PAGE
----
“Persons engaged in committing the same trespass are “joint and several trespassers,” and not “joint trespassers,” exclusively. Like persons liable on a joint and several contract, they may all be sued in one action, or one may be sued alone, and cannot plead the nonjoinder of the others in abatement; and so far is the doctrine of several liability carried that the defendants, where more than one are sued in the same action, may sever in their pleas, and the jury may find several verdicts, and on several verdicts of guilty may assess different sums as damages.” The executive officer of a corporation, who is the stockholder, and full management of its affairs, who's rights were violated by defendants who instigated and controlled the joint and several trespassers in willfully infringed complainants mine, and for bringing disrepute to the corporation, and violating environmental law to spoil said property, diminish its value, and claim a lien upon said property for recompensation for unnecessary arbitrary and capricious actions under color of law .


Because of the corporeal and perpetual injuries, including the damages found due complainant, on an accounting, a suit will lie against them to recover the property and the amount of such decree from them individually, when, through their control and influence, they caused the corporation to be unable to transfer its property and to declare and pay dividends pending the suit against it, by which it was rendered substantially yet falsely insolvent. See Saxlehner v. Elsner, 140 Fed. 938, 941 adopting the definition I Lovejoy v. Murray , 3 Wall. 1, 18 L. Ed. 129.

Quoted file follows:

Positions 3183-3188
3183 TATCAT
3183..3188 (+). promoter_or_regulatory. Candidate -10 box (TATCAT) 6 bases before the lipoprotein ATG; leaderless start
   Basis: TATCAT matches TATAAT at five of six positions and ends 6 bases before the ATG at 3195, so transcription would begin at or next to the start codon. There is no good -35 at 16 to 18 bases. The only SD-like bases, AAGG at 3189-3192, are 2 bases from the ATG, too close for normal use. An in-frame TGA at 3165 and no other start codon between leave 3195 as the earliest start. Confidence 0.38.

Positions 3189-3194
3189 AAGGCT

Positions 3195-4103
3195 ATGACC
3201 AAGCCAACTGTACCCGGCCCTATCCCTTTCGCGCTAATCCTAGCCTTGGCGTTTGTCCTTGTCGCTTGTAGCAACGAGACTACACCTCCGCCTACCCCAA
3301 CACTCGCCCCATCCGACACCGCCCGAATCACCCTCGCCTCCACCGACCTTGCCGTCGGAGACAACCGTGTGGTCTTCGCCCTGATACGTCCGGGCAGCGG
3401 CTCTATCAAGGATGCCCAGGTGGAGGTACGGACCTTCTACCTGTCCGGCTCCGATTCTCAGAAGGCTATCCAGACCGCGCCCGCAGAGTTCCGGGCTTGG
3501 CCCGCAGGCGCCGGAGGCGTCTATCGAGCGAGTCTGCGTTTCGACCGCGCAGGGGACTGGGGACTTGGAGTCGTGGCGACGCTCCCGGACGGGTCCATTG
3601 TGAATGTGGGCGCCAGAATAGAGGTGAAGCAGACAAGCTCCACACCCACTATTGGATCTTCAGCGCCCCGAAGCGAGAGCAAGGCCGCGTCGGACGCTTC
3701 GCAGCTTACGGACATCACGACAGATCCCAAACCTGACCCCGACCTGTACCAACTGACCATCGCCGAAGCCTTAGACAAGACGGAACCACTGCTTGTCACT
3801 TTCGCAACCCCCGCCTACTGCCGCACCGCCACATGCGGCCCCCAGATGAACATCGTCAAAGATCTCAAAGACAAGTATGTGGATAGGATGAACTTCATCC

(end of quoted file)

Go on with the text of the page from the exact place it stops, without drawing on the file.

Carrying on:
“It has been justly thought a matter of importance to determine from what source the United States derives its authority... The question here proposed is whether our bond of union is a compact entered into by the states, or whether the Constitution is an organic law established by the People. To this we answer: ‘We the People... ordain and establish this Constitution'...





Therefore, to “establish certain limits not to be transcended by the government.”


Given Iron Mountain Mines unique history, as well as the breadth of the authority that the [EPA] has asserted, the Court is obliged to defer not to the agency's expansive construction of the statute, but to Mr. Ted Arman's consistent judgment to deny the [EPA] this power.…


“Full relief and restore possession to the party entitled thereto; Mr. Ted Arrman's Iron Mountain Mine. a general verdict for plaintiff on a complaint which alleges that the plaintiff is entitled to the possession of certain described property, which is unlawfully detained by the defendant, and the possession of which the plaintiff prays to recover, is held by the United States Supreme Court to be sufficient.”

Environmentalism has become America's new religion …time to consider separation of church and state

by Hugh Holub on Oct. 05, 2010

The environmental movement in the United States has morphed from a science-based debate about the real impacts of air and water and soil pollution into something radically different.